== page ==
Matinum

Taking Charge of Your Health


I just met science fiction! Here is a portable, wireless ultrasound device. The appearance of pocket-sized, user-friendly
and portable diagnostic devices make it easier and faster to treat a patient on the spot. No matter whether it’s ECG or laboratory
testing, hulking machines are becoming things of the past. And ultrasound diagnostics is leading the
way. What once was the privilege of radiologists
and sonographers, these days emergency medical specialists have an opportunity to use portable
point-of-care ultrasound devices. In the last couple of weeks, we had the chance
to test portable ultrasound devices, and two especially stood out: the top-notch Philips
Lumify and the Clarius portable ultrasound. Let me present the latter here. A Vancouver-based start-up, Clarius develops
handheld ultrasound scanners that connect wirelessly to a smartphone app, available
on iOS and Android as well. While going small, they were able to maintain
a high resolution image quality that was unachievable with previous portable devices. Here are a few features. The Point-and-Shoot Ultrasound technology
allows users to scan without making any adjustments. Produced with a magnesium shell, the scanner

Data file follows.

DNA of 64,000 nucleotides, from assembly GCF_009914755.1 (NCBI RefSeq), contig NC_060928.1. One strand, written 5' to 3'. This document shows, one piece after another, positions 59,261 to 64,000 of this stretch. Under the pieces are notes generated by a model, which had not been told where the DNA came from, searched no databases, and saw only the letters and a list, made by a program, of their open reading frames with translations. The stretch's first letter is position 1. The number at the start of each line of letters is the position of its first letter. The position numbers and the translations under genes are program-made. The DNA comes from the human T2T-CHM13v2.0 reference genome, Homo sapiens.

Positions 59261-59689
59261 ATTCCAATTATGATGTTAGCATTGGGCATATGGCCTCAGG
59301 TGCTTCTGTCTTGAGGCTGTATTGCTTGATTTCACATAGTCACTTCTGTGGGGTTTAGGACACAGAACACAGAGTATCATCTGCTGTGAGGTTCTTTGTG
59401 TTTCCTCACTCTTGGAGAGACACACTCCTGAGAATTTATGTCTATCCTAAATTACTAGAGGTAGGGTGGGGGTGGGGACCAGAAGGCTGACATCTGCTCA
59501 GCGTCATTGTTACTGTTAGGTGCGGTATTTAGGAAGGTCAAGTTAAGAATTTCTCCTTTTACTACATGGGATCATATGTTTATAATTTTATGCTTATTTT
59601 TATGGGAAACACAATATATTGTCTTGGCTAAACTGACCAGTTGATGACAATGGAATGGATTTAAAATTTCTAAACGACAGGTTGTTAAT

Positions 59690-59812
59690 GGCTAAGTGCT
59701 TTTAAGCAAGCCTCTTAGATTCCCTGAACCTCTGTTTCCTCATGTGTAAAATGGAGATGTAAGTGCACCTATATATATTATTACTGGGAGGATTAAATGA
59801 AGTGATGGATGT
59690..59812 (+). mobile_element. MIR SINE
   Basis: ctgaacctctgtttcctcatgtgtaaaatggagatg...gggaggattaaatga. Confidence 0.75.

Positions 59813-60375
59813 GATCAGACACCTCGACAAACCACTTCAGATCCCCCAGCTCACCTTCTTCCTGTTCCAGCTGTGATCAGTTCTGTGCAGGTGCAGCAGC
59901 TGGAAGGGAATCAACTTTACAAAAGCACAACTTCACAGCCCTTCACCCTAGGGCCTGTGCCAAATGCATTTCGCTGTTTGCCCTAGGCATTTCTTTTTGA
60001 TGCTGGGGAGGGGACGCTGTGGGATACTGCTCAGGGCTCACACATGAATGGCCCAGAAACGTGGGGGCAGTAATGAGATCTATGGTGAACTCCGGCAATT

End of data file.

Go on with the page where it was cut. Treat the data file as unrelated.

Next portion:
is waterproof and can withstand drops from up to 1 meter. It has three different probes. The C3 for example has sixty minutes of battery
power, and shipped with 2 batteries. No wires or cables are needed and the scanner
weighs about half a kilogram, making it an ultraportable ultrasound machine. Inserting the battery feels like inserting
a game into a console in the old days. The premium option features color and power
doppler as well. With a compact, portable scanner that can
bring the same level of quality as a massive machine, the medical field gets a badly needed
tool in their hands. For hospitals, it means they don’t have
to rely on a single machine, they can buy plenty with lower price tags. But the real advantages show outside of the
hospitals and clinics. It’s a perfect tool for doctors at home
visits, or for midwives. Immovable patients can receive the same diagnostics
as if they were in a hospital. But we can go further than that. Doctors without borders at refugee camps or
active war zones can deliver ultrasound diagnostics. Among Clarius’ praises we can even find
a veterinarian who uses it in a chimpanzee sanctuary, where the patients don’t necessarily
understand the need for a thorough check-up. Simply put, Clarius is a first step towards
turning the patient the point of care and bringing the hospital wherever it’s needed. And hopefully it’s a step, followed by many.

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